An Introduction to Evidence Based Business in Physical Therapy

As physical therapists, we have been taught to treat patients according to Evidence Based Practice. Evidence-Based Medicine (EBM) is an approach to medical practice intended to optimize decision making by emphasizing the use of evidence from well designed and conducted research.

"The term was originally used to describe an approach to teaching the practice of medicine and improving decisions by individual physicians about individual patients. Use of the term rapidly expanded to include a previously described approach that emphasized the use of evidence in the design of guidelines and policies that apply to groups of patients and populations ('evidence-based practice policies')." (Source)

While the physical therapy profession has widely embraced the importance of EBM to our practice, we have not yet fully embraced the principles of Evidence Based Business (EBB). Though perhaps an over generalization, I will say that I believe that we are not graduating physical therapists who are prepared to own a business, or even “own” their caseload as an employee in a practice. This is true not only of physical therapists, but also physicians, attorneys and other service-oriented professionals.

When it comes to marketing, customer service, referral generation, customer loyalty, leadership, strategy, organizational development, human resources, and financial analysis we are generally just taking our best shot – often at the expense of our employees and patients.

This month on the Strive Labs Blog, we’re taking a look at EBB – what it means, what we need to measure, how we need to utilize the data we collect to inform our decisions, and how to best teach EBB principles to DPT students.

I recently sat down and talked with Jim Hoyme, PT, MBA about this topic. Jim is one of the owners of Therapy Partners in Minnesota and serves as the CEO. He has also been a partner in OSI Physical Therapy since 1980. Jim helped start Therapy Partners as an MSO for independent therapy practices in 1999, and the company has grown to become a highly respected, influential resource for therapy services in Minnesota and Western Wisconsin. Jim has a special interest in leadership, and a passion for teaching the next generation about leadership in business, which makes him a great resource for talking EBB.

What is EBB?

Jim shared that EBB includes business principles proven to get good outcomes. These principles include productivity metrics, employee engagement measures, and patient engagement strategies. There are many tools out in the business world that are great fits for physical therapy businesses. Jim likes using the Balanced Scorecard in his business because it provides “a performance measurement framework that added strategic non-financial performance measures to traditional financial metrics to give managers and executives a more 'balanced' view of organizational performance.” (More on the Balanced Scorecard)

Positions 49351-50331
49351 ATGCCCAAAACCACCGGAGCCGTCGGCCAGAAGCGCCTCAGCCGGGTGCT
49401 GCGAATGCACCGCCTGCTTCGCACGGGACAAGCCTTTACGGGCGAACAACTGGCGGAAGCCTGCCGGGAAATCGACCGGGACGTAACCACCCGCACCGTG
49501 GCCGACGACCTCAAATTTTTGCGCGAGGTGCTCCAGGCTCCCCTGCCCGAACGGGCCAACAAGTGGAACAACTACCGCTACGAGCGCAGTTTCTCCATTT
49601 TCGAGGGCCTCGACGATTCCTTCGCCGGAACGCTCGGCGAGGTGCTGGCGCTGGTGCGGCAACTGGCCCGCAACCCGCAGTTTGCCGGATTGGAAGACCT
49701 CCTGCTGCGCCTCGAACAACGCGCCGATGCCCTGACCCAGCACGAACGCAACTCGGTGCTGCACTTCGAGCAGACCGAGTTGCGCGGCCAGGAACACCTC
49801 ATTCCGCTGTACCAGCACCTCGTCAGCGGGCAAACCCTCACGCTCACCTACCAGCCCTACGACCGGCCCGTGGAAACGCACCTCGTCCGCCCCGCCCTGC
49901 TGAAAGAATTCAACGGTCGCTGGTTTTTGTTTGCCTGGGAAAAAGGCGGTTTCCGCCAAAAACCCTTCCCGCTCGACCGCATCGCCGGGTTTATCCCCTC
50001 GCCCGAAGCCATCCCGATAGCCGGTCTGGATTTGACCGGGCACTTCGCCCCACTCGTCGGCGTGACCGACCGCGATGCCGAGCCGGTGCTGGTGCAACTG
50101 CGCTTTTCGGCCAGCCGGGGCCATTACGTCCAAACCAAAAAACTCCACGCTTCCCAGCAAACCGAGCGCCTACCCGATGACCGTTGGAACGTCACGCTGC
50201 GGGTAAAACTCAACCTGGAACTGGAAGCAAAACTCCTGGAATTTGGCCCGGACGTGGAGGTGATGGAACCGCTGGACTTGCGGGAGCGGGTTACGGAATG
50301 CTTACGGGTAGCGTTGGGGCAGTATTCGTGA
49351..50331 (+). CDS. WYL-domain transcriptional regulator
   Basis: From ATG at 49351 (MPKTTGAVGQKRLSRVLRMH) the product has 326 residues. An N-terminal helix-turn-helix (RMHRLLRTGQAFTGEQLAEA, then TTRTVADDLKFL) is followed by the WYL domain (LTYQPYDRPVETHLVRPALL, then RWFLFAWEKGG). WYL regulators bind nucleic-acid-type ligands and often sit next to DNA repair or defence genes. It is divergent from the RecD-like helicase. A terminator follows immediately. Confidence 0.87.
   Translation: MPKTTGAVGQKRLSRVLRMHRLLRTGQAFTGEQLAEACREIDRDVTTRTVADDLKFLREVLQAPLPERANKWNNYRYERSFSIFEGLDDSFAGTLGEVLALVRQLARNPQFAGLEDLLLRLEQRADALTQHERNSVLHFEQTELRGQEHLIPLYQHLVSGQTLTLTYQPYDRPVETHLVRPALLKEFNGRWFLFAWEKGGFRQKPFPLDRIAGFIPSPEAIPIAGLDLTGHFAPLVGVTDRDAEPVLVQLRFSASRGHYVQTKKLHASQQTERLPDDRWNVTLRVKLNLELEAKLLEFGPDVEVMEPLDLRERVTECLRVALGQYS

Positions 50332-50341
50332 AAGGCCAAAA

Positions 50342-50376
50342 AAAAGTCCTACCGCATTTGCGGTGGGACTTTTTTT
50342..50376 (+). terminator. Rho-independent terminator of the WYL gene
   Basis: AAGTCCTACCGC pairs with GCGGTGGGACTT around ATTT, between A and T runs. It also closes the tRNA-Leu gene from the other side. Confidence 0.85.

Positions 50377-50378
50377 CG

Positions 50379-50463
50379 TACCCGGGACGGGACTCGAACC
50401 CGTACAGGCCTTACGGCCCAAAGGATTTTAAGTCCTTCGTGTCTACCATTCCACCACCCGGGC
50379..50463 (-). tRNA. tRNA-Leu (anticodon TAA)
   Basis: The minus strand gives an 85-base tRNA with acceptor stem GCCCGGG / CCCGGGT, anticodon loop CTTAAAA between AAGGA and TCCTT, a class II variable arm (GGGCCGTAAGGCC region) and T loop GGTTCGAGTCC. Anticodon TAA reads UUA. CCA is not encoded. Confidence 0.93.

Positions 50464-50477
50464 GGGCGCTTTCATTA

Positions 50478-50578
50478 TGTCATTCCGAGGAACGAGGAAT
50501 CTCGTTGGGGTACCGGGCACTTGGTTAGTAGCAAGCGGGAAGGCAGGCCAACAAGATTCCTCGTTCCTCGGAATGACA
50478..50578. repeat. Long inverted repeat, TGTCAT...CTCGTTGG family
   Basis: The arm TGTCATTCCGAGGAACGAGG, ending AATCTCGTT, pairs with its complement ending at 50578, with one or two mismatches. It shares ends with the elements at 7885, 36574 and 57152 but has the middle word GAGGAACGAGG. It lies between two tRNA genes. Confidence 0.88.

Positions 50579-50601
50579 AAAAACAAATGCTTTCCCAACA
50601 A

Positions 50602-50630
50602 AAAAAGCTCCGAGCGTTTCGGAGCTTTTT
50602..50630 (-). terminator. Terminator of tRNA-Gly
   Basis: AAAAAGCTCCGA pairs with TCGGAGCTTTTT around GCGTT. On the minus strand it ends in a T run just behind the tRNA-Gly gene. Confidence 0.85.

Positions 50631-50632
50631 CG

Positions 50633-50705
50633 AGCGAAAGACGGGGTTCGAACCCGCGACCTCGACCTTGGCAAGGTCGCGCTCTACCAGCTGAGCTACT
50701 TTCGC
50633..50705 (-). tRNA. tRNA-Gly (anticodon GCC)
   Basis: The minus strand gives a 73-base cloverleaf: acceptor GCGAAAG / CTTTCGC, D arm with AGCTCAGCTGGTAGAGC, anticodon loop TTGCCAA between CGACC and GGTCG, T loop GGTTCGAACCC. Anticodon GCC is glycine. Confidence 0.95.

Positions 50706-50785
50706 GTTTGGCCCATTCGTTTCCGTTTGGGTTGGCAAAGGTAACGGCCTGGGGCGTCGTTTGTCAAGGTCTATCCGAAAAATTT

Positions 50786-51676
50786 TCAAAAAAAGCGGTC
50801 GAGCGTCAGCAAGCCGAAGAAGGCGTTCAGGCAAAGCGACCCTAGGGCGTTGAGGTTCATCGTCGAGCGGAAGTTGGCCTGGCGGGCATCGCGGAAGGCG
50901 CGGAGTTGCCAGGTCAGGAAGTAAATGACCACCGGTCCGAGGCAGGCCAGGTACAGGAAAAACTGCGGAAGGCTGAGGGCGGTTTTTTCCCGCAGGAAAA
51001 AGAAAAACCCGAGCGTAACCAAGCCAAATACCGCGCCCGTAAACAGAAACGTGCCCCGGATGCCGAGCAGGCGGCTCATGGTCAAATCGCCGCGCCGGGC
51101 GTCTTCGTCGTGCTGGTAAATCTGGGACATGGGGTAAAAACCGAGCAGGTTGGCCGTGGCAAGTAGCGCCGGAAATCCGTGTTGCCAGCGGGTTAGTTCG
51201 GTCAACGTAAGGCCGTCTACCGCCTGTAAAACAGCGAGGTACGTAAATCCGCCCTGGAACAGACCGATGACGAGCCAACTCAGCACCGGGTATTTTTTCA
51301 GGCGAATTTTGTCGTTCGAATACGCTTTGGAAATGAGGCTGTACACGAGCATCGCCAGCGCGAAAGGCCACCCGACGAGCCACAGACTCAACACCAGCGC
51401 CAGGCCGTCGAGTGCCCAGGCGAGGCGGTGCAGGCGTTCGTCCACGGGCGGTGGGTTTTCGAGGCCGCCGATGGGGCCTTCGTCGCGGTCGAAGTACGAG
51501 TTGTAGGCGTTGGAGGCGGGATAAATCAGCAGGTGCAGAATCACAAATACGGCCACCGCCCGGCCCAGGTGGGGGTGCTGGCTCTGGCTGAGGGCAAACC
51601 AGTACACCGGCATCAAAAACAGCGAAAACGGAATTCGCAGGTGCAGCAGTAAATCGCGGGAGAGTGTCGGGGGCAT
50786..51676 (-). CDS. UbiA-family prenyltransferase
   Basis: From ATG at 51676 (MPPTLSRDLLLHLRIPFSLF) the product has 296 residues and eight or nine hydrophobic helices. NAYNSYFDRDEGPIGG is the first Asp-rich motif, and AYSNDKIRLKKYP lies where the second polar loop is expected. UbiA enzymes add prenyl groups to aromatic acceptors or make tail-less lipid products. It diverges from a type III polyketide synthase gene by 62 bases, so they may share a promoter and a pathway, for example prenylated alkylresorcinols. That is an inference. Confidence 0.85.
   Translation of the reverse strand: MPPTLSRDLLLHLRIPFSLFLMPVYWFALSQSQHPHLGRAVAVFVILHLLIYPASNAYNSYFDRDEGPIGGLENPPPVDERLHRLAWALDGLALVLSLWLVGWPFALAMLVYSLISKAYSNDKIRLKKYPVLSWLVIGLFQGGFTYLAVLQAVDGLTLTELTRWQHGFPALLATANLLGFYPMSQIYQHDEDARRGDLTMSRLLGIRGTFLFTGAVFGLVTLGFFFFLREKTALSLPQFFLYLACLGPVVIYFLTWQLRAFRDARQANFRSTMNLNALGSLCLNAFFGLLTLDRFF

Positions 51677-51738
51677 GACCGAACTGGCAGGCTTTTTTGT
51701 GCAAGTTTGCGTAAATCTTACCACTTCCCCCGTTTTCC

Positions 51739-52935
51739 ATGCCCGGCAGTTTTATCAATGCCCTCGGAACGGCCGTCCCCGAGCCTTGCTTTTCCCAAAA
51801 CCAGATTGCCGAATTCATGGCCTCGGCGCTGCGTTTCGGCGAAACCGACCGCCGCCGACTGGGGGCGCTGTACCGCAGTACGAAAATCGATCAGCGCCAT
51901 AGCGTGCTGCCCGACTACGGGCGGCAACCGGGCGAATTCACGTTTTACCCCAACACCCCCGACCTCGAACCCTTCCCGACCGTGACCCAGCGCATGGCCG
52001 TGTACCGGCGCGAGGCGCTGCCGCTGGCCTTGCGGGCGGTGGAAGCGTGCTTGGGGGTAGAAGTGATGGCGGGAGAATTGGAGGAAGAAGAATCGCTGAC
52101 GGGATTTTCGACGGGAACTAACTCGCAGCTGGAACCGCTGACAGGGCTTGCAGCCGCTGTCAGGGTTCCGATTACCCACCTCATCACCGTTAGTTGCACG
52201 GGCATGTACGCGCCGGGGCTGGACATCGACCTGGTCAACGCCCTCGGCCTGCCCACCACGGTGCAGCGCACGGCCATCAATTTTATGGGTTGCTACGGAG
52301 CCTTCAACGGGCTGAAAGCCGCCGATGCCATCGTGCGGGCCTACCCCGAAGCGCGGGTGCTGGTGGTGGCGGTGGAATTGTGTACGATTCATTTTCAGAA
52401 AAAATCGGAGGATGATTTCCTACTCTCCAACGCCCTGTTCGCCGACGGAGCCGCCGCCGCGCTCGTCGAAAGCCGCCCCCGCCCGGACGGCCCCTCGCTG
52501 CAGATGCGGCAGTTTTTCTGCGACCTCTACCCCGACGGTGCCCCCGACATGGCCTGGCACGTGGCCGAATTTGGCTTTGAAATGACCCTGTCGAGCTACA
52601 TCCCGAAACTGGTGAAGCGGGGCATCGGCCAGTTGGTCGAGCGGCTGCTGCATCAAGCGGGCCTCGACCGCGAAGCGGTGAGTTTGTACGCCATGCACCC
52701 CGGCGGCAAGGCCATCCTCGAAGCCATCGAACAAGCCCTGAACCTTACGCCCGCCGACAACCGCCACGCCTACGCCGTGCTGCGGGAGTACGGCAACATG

He finds this to be a useful way to look at an organization, as it pulls in evidence that dives deeper than looking at purely financial data. He believes that some organizations are too focused solely on metrics at the risk of losing touch with the people who make up the company. He believes that when employees are disengaged, they become complacent. This starts a negative cycle where productivity decreases, customer service decreases, and the financials take a turn for the worse.

Leaders and leaders

Jim and I discussed the fact that in many physical therapy practices and organizations, the clinic director or manager often treats nearly a full caseload. In his work, Jim often sees therapists wearing their patient caseload like a badge of honor on their sleeve (“I run the clinic and still see the most patients out of any therapist here!”). We talked about the need for Managers to become Leaders, which involves an investment of time and energy into building up the team in the clinic.

He says, “Leadership is undervalued in our profession. We need to create leaders throughout our organizations, not just at the highest levels. We need all therapists to be engaged, to have the passion to develop programs for the organization, and to serve as role models for newer team members.”

Jim calls the Leaders at the top of the organizational chart the “Big ‘L’ Leaders” and all therapists in an organization the “little ‘l’ leaders.” Clinic directors are the “Leader Managers,” which is a really great way to think about the system overall. He believes that leadership can be developed when team members are supported in their areas of strength. This allows them to shine in their own way while contributing to the overall success of the organization. In our clinics, we need to achieve while being flexible, demonstrate respect, exemplify character, show emotional control, strategize, drive change, connect with patients, mentor and inspire.

While it can be easy to measure the financials in a company, it can be much more difficult to measure the culture. A vibrant culture where the mission and vision are not only known, but also embodied by all team members, will likely produce good patient outcomes and a positive P and L sheet.

Thank you Jim for talking EBB with me!

Join us this month as we take a look at the principles of EBB as they apply to our profession. Click below to be the first to hear about our posts!

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Ann Wendel

Physical Therapist, Writer, Speaker, Consultant, Kettlebell Lover. Director of Brand Marketing for @strive_labs and @APTAtweets Media Spokesperson.